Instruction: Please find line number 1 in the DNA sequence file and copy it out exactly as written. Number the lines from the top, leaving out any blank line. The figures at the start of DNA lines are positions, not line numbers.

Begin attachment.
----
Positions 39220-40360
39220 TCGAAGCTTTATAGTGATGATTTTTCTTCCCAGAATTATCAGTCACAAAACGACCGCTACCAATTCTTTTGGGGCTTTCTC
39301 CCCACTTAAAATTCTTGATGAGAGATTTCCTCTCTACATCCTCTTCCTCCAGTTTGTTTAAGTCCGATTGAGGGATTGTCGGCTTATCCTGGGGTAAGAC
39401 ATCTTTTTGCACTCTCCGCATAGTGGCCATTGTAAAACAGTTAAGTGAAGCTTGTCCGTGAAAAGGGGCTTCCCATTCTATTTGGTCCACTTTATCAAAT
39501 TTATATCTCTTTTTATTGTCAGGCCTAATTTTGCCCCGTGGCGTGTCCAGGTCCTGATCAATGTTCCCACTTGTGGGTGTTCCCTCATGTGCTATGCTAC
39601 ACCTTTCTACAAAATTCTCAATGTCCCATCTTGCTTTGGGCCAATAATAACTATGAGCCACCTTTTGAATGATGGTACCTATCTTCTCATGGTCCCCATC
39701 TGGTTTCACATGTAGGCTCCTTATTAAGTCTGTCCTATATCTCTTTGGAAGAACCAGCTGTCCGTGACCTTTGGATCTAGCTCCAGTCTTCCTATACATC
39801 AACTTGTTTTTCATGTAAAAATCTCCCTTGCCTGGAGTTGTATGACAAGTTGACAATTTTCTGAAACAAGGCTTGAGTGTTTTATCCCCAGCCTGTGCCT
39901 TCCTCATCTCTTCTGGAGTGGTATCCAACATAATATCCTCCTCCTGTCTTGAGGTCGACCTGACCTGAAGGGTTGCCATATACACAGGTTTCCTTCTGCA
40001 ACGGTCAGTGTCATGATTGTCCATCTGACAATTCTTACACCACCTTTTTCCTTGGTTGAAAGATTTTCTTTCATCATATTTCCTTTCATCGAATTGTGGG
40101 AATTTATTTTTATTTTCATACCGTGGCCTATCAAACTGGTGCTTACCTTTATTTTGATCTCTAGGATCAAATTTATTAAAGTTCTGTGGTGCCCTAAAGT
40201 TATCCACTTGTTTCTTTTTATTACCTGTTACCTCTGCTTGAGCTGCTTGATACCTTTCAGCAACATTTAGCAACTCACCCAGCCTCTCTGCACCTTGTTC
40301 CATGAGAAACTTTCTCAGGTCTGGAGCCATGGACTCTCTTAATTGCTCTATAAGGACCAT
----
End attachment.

Positions 39220-40360